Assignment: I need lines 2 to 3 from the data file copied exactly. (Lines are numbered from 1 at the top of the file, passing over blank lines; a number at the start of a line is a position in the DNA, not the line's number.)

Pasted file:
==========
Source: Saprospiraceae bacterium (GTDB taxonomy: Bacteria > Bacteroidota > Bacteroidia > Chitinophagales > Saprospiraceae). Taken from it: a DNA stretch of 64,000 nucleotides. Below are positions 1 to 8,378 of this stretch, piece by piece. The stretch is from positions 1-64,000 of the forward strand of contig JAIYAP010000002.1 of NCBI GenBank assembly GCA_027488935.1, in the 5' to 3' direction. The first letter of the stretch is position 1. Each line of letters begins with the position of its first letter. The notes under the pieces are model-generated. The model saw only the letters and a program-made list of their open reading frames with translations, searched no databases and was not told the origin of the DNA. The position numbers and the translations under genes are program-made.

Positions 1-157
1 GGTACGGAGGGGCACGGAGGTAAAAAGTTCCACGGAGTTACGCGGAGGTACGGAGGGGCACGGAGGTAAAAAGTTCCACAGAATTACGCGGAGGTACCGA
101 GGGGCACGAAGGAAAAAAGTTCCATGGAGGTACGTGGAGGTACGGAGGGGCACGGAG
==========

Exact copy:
Positions 1-157
1 GGTACGGAGGGGCACGGAGGTAAAAAGTTCCACGGAGTTACGCGGAGGTACGGAGGGGCACGGAGGTAAAAAGTTCCACAGAATTACGCGGAGGTACCGA